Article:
International assignment aside, Balogun has had restricted minutes with Brighton & Hove Albion after he was signed as backup for the first-choice centre-back pairing of Duffy and Lewis Dunk.

How does he keep himself motivated and ready to come on and perform at the high level?

He says: "The motivation is that I always want to play. It happened already that I came in unexpectedly more or less. The first one was an injury, in the Man Utd game. The second one against Crystal Palace was a red card.

"I guess you always want to be ready. Thankfully I have had some experience in Germany. But of course, I would rather start the games; that is more fun.

"Motivation wise, you don't need motivation. What I can tell you is that I have never been not ready to come in and play."

With limited minutes, and the transfer window now on, would he be casting his eyes elsewhere for first team football?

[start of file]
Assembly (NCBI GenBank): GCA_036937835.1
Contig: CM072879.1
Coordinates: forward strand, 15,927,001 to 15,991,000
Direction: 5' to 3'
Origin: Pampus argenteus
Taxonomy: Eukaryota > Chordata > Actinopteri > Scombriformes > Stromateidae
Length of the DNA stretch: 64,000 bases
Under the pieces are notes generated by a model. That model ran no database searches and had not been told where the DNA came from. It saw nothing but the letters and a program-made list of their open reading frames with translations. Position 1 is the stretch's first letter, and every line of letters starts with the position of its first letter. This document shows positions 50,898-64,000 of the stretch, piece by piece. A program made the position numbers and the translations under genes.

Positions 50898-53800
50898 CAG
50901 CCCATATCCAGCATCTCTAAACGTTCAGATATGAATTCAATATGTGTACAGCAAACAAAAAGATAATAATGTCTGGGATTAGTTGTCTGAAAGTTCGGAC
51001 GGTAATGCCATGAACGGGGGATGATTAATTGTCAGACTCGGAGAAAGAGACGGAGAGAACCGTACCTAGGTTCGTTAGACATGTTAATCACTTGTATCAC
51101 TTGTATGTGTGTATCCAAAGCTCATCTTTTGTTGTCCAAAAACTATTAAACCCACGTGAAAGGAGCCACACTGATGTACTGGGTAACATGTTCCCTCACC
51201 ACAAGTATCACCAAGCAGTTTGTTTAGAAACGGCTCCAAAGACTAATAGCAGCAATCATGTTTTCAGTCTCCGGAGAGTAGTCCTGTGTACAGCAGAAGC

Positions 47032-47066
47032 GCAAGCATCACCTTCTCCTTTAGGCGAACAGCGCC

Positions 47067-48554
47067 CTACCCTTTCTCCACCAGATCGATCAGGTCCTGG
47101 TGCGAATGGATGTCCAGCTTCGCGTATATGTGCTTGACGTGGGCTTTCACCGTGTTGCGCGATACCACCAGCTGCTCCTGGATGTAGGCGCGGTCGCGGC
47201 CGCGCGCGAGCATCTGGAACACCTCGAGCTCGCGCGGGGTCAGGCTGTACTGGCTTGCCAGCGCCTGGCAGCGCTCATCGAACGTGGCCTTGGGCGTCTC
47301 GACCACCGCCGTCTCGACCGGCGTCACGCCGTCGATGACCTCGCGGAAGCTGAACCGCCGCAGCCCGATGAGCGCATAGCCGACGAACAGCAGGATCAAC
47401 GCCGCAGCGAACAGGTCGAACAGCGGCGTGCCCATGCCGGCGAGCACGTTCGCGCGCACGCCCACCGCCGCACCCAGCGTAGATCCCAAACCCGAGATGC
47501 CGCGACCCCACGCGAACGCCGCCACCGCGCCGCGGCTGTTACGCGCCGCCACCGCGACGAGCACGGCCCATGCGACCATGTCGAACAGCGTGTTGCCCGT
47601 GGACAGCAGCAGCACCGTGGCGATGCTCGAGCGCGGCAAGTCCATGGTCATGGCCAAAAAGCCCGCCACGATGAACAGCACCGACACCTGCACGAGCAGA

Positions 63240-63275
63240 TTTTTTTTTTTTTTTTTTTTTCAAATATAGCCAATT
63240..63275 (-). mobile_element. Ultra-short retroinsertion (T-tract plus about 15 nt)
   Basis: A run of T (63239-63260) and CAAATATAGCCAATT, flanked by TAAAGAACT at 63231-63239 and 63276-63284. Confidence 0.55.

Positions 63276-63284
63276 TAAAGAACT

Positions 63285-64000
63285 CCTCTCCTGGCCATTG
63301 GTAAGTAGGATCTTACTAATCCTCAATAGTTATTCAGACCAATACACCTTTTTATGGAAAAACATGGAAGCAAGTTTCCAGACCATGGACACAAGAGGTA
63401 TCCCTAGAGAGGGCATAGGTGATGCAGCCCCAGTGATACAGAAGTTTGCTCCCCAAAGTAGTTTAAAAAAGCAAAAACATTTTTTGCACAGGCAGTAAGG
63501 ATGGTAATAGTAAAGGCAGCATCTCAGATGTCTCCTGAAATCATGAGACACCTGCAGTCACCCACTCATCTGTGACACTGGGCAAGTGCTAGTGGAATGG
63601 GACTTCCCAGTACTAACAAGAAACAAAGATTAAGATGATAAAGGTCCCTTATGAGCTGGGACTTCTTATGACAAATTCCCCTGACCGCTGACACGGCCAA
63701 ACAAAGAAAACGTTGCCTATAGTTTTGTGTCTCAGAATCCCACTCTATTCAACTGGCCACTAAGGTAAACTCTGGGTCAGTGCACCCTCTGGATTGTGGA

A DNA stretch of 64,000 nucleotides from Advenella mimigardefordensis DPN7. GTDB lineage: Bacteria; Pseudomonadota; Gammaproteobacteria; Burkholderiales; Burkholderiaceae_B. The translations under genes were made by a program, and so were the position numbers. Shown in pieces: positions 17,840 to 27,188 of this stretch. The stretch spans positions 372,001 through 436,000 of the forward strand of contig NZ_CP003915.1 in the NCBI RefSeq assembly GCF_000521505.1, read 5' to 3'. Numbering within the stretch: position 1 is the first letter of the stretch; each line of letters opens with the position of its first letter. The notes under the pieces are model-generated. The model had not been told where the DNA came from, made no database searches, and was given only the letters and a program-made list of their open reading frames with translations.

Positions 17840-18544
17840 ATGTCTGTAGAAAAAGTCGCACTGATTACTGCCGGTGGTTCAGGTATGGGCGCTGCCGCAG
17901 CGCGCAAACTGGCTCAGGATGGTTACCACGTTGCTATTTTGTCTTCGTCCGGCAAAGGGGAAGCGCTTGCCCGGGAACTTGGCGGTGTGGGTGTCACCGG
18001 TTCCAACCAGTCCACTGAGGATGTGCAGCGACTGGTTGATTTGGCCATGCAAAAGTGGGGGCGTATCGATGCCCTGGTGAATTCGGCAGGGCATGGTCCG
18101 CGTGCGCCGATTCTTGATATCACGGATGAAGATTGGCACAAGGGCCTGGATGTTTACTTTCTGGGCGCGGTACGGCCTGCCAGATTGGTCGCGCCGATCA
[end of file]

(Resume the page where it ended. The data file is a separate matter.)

The question is met with a mischievous, artful dodger smile, a shrug of the shoulders and a coy, "Anything is possible. Time will tell," from the defender.

He has learned to make adjustments to the English game after spending all of his career previously in Germany, the biggest being, "not to rely on the referee too much because [the game in England] is more physical".

"I was expecting that, but there are some situations where you think out of experience 'that is a foul' and they don't give it. Don't get me wrong, I am not criticising that, it's just something that you have to adapt to. Apart from that, Germany has prepared me for a lot already."

And he likes to stay prepared.

Even before reporting to Nigeria camp this week, Balogun was working with a trainer to keep himself ready for the task ahead in the summer.

"It is hard to play against the best players on the continent if you are not ready, and you have to work on yourself and be disciplined at all times."